CD Review: Pelican, “What We All Come to Need”

Written by CD Reviews, Music

Instrumental sludge metallers Pelican return with what may yet be their most surprising disc, What We All Come to Need. The changes are not immediately apparent if you’ve been following the band, as their heavy guitar attack and midtempo advance remain consistent from earlier releases. However, the album’s newer, smaller details eventually come to the fore.

The first thing you notice is the clarity of the recording — how, even though the band still loves the downtuned roar of their machinery, the mix is not as soupy as previous albums’. The next revelation is something you don’t hear — drummer Bryan Herweg stumbling on the beat. He’s long been a source of consternation, and occasionally fans have called for his ouster, but here, Herweg nails the beat straight between the eyes. Both these changes could be because of the influence of the band’s new label, Southern Lord. Under the Hydra Head banner, one could easily guess they were given a lot of leeway, but the new boss doesn’t work like that. Ordinarily, that might be construed as meddling, but in this case, the Pelican you always knew was in there comes out, exploding from the speakers.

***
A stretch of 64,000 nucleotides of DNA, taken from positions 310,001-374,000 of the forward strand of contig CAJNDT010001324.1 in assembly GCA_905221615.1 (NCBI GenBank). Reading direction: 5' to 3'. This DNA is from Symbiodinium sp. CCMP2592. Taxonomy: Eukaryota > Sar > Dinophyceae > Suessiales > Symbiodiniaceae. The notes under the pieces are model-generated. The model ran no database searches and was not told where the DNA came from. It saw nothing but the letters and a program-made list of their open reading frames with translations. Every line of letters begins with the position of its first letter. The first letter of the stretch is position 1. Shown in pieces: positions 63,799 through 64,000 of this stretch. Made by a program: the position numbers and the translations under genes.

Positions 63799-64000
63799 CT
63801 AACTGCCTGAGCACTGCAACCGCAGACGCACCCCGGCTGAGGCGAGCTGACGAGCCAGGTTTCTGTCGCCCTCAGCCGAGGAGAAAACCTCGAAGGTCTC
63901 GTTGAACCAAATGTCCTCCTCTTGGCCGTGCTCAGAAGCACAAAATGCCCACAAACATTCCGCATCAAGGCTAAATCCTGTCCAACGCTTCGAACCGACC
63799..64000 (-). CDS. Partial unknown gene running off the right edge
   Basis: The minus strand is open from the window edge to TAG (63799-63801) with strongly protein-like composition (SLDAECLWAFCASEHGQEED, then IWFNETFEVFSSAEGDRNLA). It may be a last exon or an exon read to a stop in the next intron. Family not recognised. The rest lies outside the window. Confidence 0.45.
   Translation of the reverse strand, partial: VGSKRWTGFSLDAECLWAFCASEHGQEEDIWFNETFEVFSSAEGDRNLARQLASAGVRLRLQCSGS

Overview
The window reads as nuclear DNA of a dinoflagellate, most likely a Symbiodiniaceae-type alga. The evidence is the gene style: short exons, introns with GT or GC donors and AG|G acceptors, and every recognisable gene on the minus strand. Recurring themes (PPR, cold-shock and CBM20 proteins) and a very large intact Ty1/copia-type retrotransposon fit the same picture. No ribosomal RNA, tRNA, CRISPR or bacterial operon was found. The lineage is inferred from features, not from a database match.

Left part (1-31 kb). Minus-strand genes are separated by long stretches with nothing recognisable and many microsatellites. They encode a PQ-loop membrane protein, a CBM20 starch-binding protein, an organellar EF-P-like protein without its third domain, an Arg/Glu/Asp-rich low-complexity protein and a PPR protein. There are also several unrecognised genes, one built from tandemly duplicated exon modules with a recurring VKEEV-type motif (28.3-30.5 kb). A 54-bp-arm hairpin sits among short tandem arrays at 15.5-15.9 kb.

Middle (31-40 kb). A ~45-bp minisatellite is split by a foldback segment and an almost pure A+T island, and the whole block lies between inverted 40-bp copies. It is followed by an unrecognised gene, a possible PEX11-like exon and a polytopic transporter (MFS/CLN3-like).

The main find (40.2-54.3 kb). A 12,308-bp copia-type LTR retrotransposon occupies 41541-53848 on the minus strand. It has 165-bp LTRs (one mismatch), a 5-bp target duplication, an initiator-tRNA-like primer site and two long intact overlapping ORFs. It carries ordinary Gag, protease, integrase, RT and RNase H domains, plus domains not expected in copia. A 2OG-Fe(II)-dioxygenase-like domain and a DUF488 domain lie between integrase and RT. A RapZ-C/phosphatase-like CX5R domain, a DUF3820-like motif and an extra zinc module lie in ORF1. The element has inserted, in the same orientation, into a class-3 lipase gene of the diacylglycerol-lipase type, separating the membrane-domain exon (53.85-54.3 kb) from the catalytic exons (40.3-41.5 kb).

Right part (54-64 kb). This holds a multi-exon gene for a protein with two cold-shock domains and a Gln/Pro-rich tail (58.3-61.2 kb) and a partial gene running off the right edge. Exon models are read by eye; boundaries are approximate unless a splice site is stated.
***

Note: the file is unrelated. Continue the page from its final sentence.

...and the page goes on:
The third change — more an experimentation, really — comes with the last song, “Final Breath,” which is not an instrumental. That it comes at the end makes it that much more a surprise, especially once you’ve settled into the CD. Is that a voice I hear? No matter how good this album is, the pace and musical grind does have a monolithic quality, and the band still needs to work more tempo shifts into its compositions. Need‘s opening track, “Glimmer,” shows they have it in them, but there are several points on the disc where, bar after bar, the minimalism becomes amplified to the point where you aren’t listening to the track as much as you’re simply aware of its repeating patterns. Vocals tend to break apart that drone — but then again, that drone is partly Pelican’s raison d’etre.

Regardless of my qualms, What We All Come to Need stands as the band’s most accessible, and in many ways most enjoyable, album to date. You just might need to pace yourself while listening to it.

What We All Come to Need is available from Amazon.com.

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